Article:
California condor recovery reaches landmark03/05/2013 04:59:36 200th California condor chick hatches at The Peregrine Fund's captive breeding facility
May 2013. A tiny California condor chick marked a major milestone for The Peregrine Fund. It was the 200th chick to hatch in the conservation group's captive breeding facility since joining the effort to breed endangered condors in 1993.
20 eggs this year
"We are thrilled to reach the 200 mark," said Marti Jenkins, who oversees the condor propagation program. "Every chick takes us one step closer to saving this magnificent species from extinction."
Wild foster parents
"We will be sending at least one more egg out to replace one from a wild nest in California," Jenkins said. "Such swaps promote genetic diversity in a small population and enable this program to be as successful as possible."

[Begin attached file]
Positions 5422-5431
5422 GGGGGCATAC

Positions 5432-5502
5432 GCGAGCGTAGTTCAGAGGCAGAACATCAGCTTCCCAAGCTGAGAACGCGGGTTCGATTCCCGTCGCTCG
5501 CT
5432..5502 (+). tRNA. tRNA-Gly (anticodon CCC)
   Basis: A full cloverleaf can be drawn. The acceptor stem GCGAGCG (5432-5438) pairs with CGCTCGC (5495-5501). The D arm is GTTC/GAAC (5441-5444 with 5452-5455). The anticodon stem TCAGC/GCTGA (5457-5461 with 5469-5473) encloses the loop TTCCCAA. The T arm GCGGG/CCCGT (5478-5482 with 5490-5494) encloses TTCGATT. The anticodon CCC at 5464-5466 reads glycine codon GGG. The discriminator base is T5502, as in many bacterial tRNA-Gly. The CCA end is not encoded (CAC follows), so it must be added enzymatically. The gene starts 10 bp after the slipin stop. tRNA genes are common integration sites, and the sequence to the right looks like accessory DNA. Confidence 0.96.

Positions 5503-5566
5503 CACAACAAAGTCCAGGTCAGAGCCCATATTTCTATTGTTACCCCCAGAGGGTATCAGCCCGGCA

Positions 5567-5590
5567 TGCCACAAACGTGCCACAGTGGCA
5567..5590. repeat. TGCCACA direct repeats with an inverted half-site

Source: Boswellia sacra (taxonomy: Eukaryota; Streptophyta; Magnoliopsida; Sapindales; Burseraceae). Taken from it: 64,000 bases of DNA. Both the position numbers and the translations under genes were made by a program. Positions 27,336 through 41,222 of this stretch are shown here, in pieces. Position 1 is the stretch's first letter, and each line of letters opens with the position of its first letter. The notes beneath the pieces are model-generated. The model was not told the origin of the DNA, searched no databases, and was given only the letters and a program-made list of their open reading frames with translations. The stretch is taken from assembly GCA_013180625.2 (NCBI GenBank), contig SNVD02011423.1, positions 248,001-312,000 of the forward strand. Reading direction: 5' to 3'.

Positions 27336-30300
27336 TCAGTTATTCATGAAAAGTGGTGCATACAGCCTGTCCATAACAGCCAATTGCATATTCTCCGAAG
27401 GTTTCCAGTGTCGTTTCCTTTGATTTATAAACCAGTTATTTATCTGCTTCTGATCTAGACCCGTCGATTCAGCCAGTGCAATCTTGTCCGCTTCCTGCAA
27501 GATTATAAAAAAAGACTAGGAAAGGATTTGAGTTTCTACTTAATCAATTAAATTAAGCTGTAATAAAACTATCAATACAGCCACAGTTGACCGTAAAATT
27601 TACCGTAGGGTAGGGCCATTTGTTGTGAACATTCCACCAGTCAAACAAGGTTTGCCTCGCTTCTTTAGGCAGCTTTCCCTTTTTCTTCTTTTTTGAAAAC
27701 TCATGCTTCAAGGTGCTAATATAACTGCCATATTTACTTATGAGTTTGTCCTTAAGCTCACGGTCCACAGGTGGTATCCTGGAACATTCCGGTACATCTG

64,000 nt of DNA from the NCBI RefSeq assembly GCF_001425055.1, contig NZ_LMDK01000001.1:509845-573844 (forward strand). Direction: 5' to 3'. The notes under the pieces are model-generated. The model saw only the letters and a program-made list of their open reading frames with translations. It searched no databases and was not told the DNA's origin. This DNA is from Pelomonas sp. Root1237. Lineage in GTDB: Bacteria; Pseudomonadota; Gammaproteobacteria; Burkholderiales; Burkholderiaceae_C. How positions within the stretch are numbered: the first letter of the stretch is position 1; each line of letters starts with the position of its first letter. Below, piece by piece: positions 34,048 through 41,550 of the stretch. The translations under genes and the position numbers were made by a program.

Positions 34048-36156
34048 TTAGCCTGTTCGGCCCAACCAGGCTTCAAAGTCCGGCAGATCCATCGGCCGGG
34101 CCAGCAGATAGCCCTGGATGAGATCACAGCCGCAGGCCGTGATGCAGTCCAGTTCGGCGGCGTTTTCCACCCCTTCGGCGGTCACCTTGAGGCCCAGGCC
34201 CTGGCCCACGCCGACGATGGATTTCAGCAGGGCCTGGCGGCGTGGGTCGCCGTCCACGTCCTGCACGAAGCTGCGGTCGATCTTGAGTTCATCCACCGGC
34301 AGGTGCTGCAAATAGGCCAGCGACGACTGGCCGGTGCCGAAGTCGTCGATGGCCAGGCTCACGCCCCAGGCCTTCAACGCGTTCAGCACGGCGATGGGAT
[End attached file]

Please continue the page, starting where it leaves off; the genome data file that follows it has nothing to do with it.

The captive breeding process bolsters wild breeding numbers, Jenkins said. This year, Peregrine Fund biologists have observed six wild condor pairs exhibiting incubating behaviours in the rugged canyon lands of northern Arizona.
An intensive condor recovery program began in the early 1980s when the continuing decline of the condor population required drastic measures. By 1982, only 22 condors remained on Earth. The last birds were brought into captivity to launch a breeding program. The first releases to the wild occurred in California in 1992. The Peregrine Fund began raising condors in 1993 and releasing them to the wild in 1996.
Today, there are more than 400 California Condors, with more than half of them flying free in the wild in Arizona, California and Baja, Mexico.